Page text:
*Warns Public Against Transacting Business With COSON
The Nigerian Copyright Commission (NCC) on Thursday, announced that the Copyright Society of Nigeria (COSON) is not the approved Collective Management Organisation (CMO) in the music sector as the approval earlier granted to COSON had lapsed with effect from May 19, 2019, and it has not been renewed.
NCC further stated that the only CMO with approval to operate as a CMO in music and sound recordings in Nigeria in accordance with the provisions of the Copyright Act (Cap C28, Laws of the Federation of Nigeria) is the Musical Copyright Society of Nigeria (MCSN).
NCC in a memo delineated NCC/ADM.532/IV/840 and signed by Vincent A. Oyefeso, the Director, Public Affairs on behalf of the Director-General of NCC stated that the commission’s attention has been drawn to recent news reports contesting the statement made by Mr Matthew. Ojo, the Director and Head of the Commission’s Lagos Office, on its behalf concerning the approved Collective Management Organisation (CMO) in the music sector.
The commission stated that “for the avoidance of doubt, the only CMO with approval to operate as a CMO in music and sound recordings in Nigeria in accordance with the provisions of the Copyright Act (Cap C28, Laws of the Federation of Nigeria) is the Musical Copyright Society of Nigeria (MCSN).
“The approval earlier granted to the Copyright Society of Nigeria (COSON) lapsed with effect from 19th May 2019 and it has not been renewed. This position was upheld by the Federal High Court, Lagos, in Suit No. FHC/l/CS/425/2020 when the court ruled on 1st December 2021 that COSON was not entitled to the relief of an injunction to restrain the Commission from revoking its operating licence because the licence that it sought to preserve had lapsed.
“Although in line with the provisions of the Copyright Act and the Copyright (Collective Management Organisations) Regulations, 2007, COSON applied in 2019 for the renewal of its licence it refused to comply with the terms stipulated by the Commission as the regulatory agency, including submission to an independent forensic audit of its accounts,” NCC explained.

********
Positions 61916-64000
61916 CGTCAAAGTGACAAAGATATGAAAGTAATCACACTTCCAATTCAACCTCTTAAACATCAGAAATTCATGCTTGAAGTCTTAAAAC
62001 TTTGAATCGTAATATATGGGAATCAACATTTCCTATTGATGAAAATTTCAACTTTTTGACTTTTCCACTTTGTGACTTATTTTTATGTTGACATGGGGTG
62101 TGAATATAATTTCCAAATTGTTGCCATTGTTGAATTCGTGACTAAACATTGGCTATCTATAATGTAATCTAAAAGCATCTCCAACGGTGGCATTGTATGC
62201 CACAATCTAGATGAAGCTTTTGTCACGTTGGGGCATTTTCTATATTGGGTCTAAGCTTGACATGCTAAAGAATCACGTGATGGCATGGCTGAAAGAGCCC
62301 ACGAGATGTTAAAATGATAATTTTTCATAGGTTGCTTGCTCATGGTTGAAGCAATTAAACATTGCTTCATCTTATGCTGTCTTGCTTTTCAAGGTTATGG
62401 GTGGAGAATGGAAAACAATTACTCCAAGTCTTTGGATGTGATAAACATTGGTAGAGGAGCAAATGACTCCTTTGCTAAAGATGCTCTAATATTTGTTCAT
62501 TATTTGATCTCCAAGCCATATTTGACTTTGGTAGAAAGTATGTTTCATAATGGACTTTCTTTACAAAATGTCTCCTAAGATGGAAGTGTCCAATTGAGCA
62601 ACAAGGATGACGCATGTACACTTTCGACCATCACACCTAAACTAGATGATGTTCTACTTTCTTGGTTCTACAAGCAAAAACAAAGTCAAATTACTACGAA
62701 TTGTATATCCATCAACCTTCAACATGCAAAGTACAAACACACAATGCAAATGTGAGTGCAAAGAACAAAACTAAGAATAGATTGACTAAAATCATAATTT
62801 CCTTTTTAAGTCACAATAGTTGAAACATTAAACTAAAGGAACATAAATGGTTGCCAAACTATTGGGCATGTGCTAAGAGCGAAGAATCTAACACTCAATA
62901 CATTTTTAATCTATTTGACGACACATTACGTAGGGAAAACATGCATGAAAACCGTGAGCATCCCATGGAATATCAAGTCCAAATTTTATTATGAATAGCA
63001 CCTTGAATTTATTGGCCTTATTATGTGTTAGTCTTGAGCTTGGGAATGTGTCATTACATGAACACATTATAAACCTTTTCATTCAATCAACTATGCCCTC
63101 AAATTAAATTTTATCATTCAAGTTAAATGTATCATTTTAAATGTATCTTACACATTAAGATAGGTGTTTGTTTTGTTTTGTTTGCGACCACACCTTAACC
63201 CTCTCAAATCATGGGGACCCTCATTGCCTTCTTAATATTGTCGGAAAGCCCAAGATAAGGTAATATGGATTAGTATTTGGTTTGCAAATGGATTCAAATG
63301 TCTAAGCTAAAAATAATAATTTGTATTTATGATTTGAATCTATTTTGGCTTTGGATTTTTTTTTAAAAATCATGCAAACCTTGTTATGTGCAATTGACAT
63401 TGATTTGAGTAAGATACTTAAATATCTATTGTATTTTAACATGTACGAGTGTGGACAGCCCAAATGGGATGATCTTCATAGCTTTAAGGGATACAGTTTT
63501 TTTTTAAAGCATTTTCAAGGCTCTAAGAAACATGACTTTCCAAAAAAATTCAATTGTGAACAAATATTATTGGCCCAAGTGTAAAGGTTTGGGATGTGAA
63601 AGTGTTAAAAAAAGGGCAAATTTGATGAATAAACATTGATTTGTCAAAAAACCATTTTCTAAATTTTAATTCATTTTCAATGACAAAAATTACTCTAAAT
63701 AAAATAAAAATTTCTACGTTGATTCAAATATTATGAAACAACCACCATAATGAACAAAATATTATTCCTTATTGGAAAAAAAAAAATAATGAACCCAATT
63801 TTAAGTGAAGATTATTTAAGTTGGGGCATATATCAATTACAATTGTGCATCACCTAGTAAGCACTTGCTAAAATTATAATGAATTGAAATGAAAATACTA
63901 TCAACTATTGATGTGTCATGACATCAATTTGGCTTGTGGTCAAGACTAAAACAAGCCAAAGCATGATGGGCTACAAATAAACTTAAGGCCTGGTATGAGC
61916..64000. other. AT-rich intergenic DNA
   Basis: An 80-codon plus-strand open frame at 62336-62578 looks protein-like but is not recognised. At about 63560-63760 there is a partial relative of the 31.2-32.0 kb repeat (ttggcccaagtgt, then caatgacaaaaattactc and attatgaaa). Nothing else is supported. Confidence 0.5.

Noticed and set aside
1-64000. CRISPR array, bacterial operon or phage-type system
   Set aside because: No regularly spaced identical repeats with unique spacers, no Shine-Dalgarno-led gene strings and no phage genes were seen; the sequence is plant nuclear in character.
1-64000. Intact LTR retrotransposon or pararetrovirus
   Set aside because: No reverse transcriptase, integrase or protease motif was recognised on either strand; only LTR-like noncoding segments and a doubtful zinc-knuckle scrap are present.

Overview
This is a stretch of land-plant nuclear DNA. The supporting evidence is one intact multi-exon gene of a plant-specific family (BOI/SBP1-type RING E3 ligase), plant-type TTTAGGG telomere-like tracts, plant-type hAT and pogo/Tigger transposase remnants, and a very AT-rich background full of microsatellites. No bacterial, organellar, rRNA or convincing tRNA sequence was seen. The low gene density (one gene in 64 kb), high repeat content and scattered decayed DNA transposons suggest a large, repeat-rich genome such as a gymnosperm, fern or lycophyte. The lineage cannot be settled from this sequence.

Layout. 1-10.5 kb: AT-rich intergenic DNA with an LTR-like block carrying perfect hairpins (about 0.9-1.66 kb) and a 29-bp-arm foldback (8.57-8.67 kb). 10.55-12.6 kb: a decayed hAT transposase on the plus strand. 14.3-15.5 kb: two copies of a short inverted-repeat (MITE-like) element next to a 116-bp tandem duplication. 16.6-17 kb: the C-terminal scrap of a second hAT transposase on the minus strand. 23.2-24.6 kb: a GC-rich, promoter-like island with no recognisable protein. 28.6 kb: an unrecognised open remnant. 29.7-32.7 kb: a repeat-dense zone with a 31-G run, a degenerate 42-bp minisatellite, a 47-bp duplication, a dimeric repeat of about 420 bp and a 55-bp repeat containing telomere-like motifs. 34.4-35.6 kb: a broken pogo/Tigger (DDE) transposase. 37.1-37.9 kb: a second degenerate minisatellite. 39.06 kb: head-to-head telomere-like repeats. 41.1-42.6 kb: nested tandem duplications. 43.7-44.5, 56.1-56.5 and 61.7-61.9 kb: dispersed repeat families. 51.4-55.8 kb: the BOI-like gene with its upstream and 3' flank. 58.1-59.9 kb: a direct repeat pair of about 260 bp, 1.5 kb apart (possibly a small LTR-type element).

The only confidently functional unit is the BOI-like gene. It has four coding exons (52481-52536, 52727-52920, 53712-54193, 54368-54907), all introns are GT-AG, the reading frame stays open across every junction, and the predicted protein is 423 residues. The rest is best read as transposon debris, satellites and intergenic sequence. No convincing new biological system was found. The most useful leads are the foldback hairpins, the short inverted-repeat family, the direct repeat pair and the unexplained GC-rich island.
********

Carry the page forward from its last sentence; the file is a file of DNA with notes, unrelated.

According to the commission, it is an offence under sections 39(4) and (5) of the Copyright Act for any group of persons (including a corporate body) to purport to perform the duties of a CMO (also “Collecting Society”) without the approval of the Nigerian Copyright Commission. It follows therefore that COSON cannot lawfully perform the functions of a collecting society including negotiating, granting licences, collecting and distributing royalties.
NCC added that “the commission is at this point not concerned with other issues bordering on internal governance or the corporate identity of COSON but it is aware of the order of the Federal High Court in Suit No. FHC/L/CS/274/2010 restraining COSON from using or continuing to use the name “Copyright Society of Nigeria Ltd/Gte”, and that its appeal for a stay of execution of that judgment was denied by the same court on 24th June 2020.
“However, this serves as notice to owners, users, corporate bodies and the public on the status of COSON and that certain principal officials of the company (by whatever name called) are being investigated for criminal infractions under the Copyright Act. Therefore, anyone dealing with them as a CMO would be doing so at their own risk. Anyone that receives a demand for royalties from COSON or has any other information that may help the ongoing criminal investigation should please report to the nearest office of the Nigerian Copyright Commission for further action.
“The commission is using this opportunity to reaffirm its commitment to reforming the copyright system and ensuring that creators and owners of copyright benefit from their intellectual investment in the creative sector and that those entrusted with the administration of their rights are held accountable to acceptable standards of accountability and good governance, NCC added.